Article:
St Patrick’s Day in Spring Valley

Hooleys signage

The scene of our debauchery

Let’s clear this up now: I’m not Irish. For the many years I lived in London, St Patrick’s Day would pass by totally unnoticed. No one, except the Irish, would do anything about it. Here, in the United States, the opposite is true. It doesn’t matter what your nationality or religion is, because nearly everyone gets into the spirit of St Patrick’s Day, including the greeting card companies that churn out variations on rainbows, gold, shamrocks and leprechauns.

Five minutes away from the house I share with my mother is an Irish-themed bar that puts on an annual celebration called Hoolyfest every March 17. There are bands, food and A LOT of drinking. The luck of the Irish is not with Hooleyfest this year because the day dawns cold and cloudy. Torrential rain is forecast later, which is probably typical Irish weather for March; the Irish would feel right at home. Not to be put off by a bit of precipitation, I head to the bar with a friend. We’ve been promised free VIP entry.

Like most of suburban San Diego, the bar is in a strip mall with a huge parking lot. It’s the parking lot that has been taken over for the venue’s main festivities – there are huge white canvas tents, erected to withstand the miserable weather. I can see a woman in some sort of costume jumping up and down, in what could be a frenzied Irish jig. She is accompanied by a band in kilts and pirate hats. I’m confused by the pirate hats, but maybe the Irish Sea still has bandits.

Inside the bar it’s crowded. Our worst fear materializes – there is nowhere to sit and we feel far too sober and surrounded by a sea of green clothes and accessories. I see people wearing shamrock ties, green beads, fuzzy green head bands, and a shamrock necklace with a green light that flashes (this is very popular). As I stand in line for the bathroom, I spot a woman with a revealing green tank top that reads ‘One drunk bitch’. Another is wearing a top that says, ‘Take a look at these lucky shamrocks’. This is Spring Valley, after all. It’s an area that affluent, coastal San Diego would rather get removed like a malignant tumor. This is why it is known as the ‘unincorporated community of San Diego’. No one wants it.

After a couple of drinks and a jello shot, I feeling more prepared for the carnage that is sure to come later. It doesn’t take long. A guy recognizes my friend and starts shouting at him in between bouts of drinking beer. He is with his wife and is giddy with excitement that they’ve got a free babysitter for the whole night. ‘I’m Irish,’ he screams in a thick American accent. This apparently entitles him to get completely wasted. ‘My wife told me that I could be out all night so long as I end the night with her.’ I search his face for a trace of irony or humor but there isn’t any; he’s being totally serious.

John, our new wasted ‘Irish’ friend, is wearing a tattered Guinness hat that he is hoping to flog to someone for $40 so that he could buy more beer. He is claiming to have bought it in Ireland. ‘When were you in Ireland?’ my friend gamely asks. ‘Dude, I’ve never been to Ireland. I bought this at Target for $15.’ We really should have known he’d never been to Ireland, but we were trying to be nice.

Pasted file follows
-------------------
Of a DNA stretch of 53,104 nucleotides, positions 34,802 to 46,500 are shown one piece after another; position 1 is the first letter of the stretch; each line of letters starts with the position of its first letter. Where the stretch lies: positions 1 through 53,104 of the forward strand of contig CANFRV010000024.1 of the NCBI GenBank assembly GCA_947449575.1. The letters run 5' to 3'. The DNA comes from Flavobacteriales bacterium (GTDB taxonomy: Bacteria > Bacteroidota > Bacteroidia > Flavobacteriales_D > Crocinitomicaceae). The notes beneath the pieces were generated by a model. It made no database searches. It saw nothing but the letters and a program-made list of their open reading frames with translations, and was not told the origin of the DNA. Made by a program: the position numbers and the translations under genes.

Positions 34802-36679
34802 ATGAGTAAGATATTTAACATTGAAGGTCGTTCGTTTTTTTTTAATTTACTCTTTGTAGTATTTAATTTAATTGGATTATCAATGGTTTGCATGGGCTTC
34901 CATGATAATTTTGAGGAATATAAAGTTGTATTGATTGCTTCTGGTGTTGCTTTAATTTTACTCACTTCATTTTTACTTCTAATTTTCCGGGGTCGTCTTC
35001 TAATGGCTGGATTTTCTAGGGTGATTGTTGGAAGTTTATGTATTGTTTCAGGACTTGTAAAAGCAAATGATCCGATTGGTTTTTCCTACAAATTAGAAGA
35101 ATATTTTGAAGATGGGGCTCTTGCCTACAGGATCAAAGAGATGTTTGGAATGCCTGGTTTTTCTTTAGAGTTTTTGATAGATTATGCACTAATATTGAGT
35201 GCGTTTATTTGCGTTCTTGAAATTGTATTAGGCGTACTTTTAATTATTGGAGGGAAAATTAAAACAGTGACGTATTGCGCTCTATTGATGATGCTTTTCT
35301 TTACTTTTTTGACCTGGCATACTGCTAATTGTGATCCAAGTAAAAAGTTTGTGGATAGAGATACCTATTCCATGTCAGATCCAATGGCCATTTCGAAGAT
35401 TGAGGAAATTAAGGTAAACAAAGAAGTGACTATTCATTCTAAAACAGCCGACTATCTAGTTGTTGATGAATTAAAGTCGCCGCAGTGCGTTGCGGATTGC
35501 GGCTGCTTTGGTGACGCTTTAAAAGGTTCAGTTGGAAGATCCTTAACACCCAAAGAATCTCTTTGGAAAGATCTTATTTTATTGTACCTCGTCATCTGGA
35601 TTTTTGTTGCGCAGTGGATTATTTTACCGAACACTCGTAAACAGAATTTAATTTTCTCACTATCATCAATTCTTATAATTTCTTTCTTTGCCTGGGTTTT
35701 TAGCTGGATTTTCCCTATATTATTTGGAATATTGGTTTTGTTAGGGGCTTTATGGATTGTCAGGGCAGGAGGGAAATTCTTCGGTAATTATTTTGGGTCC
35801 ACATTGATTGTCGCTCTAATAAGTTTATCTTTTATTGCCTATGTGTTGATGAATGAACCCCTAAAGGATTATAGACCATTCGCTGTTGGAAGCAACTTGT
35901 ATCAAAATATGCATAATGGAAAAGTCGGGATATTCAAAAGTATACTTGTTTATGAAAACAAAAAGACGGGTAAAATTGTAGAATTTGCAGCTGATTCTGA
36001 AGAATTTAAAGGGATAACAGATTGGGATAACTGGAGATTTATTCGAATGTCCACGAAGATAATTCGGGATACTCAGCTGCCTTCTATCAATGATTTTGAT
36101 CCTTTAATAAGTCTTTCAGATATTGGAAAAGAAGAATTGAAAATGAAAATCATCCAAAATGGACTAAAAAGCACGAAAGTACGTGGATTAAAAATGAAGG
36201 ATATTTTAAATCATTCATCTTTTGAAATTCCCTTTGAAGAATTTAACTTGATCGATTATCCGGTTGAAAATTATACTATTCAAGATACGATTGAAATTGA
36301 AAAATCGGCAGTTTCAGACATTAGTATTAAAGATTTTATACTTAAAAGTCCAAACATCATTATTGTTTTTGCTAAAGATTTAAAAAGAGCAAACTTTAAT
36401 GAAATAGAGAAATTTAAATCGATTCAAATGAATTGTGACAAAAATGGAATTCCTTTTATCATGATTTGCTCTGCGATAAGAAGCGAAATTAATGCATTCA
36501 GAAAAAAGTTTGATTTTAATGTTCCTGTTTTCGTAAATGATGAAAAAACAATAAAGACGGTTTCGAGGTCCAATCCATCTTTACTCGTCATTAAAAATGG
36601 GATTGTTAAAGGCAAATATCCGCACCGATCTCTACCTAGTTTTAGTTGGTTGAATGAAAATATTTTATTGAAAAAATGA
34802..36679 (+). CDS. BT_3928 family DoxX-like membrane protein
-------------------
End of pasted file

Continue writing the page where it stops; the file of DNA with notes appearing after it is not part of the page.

The rest of the night passes in a bit of a blur. John keeps thumping our booth, which is just behind his, and peeking his head around the corner, laughing maniacally. I wave weakly and flash him a brave smile. I decide to take a break from the shouting and go outside to listen to All Liquored Up, the main act. They are old rockers who sing covers like Jessie’s Girl and 867-5309 by Tommy Tutone. I take some bad pictures and try to blend into the insanely excited crowd, who scream the words to the songs as if they were still top 10 hits.

lead singer of All Liquored Up

The lead singer of All Liquored Up hits his stride after 10 beers

As the night winds up, John tries selling his booth, located conveniently near the kitchen. He hopes he’ll have better luck selling his booth than selling the hat. He doesn’t. ‘I think I’m getting real drunk,’ he drawls. ‘I’m starting to steal stuff.’ He opens his jacket and reveals a huge cardboard shamrock that he’s torn off the wall. He proceeds to laugh like a psychopath.

I don’t know how we make it to midnight, but we do. We are kicked out by the security guard, who looks like he’s spent the night in the trenches of World War I. Earlier that night he’d been punched and bitten by a woman who he kicked out of the bar for screaming obscenities and trying to use the men’s bathroom. It’s not so much Hoolyfest at this point, but more like one Holy Mess.

Revelers

The Mexican-Irish contingent

The next morning my brother tells me that a drunk woman tried to steal a bus that was waiting outside to take local people home. She was allegedly annoyed that she didn’t live close enough to hitch a free ride. As she drove off, she took one lone person hostage, who’d been taking shelter in the quiet bus. My brother says the automatic doors closed when the ignition started and the guy was seen banging on them frantically, begging to be let out. The crazed woman made it as far as the Peter Piper Pizza (a terrible children’s chain) across the street, before being taken into custody by the sheriff.

It’s just another St Patrick’s Day in Spring Valley. May the luck of the Irish be with you.

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